The threat isn't immediate, but adoption is expected to surge when the price of Google's Glass device drops to as low as £150 by 2018. As similar wearable technology continues to appear, security strategies will be tested as a deluge of data-hungry devices enter the workplace.
Google Glass will inevitably be targeted by cyber-criminals, attracted by its valuable data. The risks span multiple vectors: the devices will be open to corporate espionage from competitors. Additionally, data privacy laws can be unknowingly breached by firms that have underestimated wearable technology's impact.
Questions are being asked about Google Glass' potentially porous application security and whether web traffic is encrypted. To make matters worse, the device runs on the vulnerable Android operating system (OS).
However, Google Glass also has strong business advantages that will see it appear in the workplace outside of Bring Your Own Device (BYOD) scenarios. Experts predict there will be take up in industries where workers use their hands but need to get alerts at the same time, such as manufacturing, and a ‘Glass at Work' programme is encouraging creation of apps for specific industry sectors.
Even so, the threat is being taken very seriously, not least by the Information Commissioner's Office (ICO) - which is currently considering responses following a consultation on updating its CCTV Code of Practice to include wearable technology.
Immediate concerns centre around privacy due to “hidden” cameras, says John Pironti, risk advisor with ISACA and president of IP Architects. In working environments where there is close contact, Google Glass could catch passwords or screen shots, he warns. James Frost, senior iOS developer of app consultancy Mubaloo, says this will make it necessary to lock the device down in certain locations.
To counter these risks Google has built explicit signals into the device. The screen is illuminated when in use, taking a picture or recording a video. Users need to speak a command or take an action by pressing the button on the top of the device's frame. In each case the illuminated screen, voice command or gesture make it clear what the user is doing, Google says.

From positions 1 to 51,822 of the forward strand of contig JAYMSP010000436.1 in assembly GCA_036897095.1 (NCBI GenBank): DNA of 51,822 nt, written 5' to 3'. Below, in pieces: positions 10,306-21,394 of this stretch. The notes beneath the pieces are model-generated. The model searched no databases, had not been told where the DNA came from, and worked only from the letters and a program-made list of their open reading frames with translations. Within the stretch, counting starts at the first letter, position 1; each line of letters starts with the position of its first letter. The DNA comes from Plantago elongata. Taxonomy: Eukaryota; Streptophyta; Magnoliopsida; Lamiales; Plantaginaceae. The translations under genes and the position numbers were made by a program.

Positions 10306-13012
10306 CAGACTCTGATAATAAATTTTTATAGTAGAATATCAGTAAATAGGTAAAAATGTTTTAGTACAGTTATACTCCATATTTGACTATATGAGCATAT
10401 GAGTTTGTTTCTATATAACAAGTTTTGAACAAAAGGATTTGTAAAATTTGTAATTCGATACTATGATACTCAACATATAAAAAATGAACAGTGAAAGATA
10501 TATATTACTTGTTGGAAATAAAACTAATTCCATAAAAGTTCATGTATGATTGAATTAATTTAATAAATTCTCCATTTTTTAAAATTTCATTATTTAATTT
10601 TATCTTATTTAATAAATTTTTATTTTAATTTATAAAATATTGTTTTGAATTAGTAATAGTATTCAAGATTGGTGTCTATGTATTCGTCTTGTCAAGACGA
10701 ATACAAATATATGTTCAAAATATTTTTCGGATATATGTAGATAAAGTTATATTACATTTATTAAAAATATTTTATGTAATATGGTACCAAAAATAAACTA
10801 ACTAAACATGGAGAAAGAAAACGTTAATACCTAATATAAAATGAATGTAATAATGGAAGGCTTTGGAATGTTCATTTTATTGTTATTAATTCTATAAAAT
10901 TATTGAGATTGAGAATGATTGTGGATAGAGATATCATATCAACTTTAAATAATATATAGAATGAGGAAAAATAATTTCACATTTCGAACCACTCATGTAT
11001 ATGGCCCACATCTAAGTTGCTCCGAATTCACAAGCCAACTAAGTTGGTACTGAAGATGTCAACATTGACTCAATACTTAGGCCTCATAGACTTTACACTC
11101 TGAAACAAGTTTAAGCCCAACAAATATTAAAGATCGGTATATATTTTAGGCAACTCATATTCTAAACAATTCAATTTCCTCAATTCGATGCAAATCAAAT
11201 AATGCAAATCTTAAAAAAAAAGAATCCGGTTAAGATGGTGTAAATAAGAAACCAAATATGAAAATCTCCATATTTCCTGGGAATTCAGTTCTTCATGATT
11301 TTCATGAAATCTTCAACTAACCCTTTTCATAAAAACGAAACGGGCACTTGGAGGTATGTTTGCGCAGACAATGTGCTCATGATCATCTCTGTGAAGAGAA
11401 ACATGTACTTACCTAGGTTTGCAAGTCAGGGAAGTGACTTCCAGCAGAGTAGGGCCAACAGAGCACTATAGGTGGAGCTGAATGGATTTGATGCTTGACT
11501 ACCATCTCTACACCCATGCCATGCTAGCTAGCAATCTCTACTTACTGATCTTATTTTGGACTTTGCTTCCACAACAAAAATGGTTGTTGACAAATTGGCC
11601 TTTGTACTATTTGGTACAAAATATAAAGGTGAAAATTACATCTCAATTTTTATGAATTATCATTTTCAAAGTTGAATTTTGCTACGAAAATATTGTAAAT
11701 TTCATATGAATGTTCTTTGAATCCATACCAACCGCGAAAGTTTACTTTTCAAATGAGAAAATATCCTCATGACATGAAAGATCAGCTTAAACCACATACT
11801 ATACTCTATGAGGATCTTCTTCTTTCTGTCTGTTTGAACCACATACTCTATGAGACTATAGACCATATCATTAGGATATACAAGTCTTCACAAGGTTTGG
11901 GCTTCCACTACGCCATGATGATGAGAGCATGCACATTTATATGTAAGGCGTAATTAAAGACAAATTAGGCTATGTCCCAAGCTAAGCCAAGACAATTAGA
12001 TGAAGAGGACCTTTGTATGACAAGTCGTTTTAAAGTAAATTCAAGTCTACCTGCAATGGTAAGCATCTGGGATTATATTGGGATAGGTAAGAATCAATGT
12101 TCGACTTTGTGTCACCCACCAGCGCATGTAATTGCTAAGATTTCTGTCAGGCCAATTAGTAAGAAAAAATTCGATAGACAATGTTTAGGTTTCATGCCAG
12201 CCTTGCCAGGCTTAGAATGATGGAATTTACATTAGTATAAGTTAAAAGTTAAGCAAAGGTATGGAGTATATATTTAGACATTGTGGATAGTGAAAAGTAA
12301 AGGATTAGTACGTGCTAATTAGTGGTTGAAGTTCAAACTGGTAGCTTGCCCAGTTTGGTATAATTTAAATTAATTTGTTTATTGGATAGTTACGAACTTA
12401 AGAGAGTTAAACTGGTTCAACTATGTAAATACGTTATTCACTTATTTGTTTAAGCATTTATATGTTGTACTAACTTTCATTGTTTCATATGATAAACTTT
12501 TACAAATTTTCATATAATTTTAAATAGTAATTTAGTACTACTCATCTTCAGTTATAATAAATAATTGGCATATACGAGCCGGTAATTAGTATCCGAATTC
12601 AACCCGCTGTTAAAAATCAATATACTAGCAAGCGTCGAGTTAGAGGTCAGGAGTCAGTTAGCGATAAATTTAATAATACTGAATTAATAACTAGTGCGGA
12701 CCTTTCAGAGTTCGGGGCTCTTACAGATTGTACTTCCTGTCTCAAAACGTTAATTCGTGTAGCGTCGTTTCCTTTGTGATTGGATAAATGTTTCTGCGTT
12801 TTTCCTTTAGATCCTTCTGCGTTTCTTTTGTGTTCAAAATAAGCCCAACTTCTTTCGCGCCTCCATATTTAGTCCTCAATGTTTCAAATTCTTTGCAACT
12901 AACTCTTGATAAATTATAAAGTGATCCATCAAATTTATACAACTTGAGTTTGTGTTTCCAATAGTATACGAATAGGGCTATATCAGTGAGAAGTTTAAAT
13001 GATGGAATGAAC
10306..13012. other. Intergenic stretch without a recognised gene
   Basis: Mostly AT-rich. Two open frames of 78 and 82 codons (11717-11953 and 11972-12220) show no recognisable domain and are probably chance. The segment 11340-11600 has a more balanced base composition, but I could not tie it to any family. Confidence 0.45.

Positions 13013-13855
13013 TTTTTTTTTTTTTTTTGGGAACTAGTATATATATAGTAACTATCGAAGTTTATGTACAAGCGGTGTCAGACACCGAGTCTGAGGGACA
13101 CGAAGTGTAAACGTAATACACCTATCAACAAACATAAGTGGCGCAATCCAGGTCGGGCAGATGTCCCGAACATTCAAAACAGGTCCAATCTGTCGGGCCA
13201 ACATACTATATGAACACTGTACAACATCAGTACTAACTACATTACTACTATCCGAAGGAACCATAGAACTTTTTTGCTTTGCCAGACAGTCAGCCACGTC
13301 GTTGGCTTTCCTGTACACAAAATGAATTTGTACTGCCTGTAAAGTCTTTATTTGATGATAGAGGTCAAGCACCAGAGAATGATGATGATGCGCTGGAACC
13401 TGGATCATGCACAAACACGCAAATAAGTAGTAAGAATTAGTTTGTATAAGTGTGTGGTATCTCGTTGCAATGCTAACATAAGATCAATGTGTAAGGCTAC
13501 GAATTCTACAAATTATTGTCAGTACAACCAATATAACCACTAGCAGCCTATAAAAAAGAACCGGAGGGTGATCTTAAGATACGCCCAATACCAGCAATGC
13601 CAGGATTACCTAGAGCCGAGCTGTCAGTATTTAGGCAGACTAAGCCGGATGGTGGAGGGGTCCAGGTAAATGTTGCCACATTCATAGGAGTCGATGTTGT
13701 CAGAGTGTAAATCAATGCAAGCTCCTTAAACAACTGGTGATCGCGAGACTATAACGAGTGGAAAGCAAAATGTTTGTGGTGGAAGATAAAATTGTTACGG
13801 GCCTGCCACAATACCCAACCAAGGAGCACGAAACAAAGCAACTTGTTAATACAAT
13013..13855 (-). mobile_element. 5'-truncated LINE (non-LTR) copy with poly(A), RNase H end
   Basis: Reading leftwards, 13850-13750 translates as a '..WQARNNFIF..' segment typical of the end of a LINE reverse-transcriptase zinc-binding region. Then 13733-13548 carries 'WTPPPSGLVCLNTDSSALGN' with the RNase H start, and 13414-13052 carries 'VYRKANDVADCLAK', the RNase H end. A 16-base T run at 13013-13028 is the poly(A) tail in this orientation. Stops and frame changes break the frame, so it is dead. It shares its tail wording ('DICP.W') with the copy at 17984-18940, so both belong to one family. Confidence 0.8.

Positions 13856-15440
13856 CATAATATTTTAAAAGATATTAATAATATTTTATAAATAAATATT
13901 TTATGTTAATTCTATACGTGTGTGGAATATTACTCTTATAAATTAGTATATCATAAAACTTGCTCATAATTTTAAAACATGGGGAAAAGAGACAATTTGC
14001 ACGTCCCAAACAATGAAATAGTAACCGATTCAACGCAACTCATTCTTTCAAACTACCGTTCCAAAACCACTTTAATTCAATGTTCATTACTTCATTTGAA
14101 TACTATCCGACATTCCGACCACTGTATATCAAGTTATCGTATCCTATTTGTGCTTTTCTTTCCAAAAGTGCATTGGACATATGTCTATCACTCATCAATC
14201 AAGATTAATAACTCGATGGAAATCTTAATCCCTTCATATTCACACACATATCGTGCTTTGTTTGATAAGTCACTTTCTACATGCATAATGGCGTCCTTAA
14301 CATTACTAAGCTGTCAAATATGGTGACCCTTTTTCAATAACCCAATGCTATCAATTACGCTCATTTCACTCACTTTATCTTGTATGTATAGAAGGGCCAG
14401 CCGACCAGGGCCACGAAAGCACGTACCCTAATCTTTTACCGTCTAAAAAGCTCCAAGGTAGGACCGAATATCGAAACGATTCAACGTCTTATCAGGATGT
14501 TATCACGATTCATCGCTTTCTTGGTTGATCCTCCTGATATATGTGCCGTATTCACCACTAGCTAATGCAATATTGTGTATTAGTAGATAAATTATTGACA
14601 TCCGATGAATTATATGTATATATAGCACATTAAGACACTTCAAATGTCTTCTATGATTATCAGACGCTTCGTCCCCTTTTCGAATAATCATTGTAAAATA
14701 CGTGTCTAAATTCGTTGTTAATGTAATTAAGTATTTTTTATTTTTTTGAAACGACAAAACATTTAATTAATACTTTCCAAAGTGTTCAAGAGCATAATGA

The issues Google Glass raises are similar to mobile phones with cameras, says William Long, partner at Sidley Austin LLP. “The ICO has indicated that many of the issues are not new. But the argument is, there is a difference: it's not as clear when you are wearing it that recording is taking place.”
Big data analytics add to complexity and firms must ensure they process data lawfully, Long says. “You are only meant to collect data that is relevant and necessary for the purposes it will be used for. That puts a tension between this and ‘big data' which is the exact opposite. For all these different types of technologies with different types of data, you need to work out how you collect that information and be proportionate.”
As the price comes down, Google Glass will appear more on the office floor. Managing wearable devices - including those that monitor heart rate while synchronising to mobile phones and clouds - in the workplace is the bigger overall nightmare, Rik Ferguson, vice president security research at Trend Micro says. “A lot of people think they don't care if people know what their heart rate is. But as attackers develop big data analytics techniques, they can keep track of your data. Think of how targeted things can be if they know what you see and where you are.”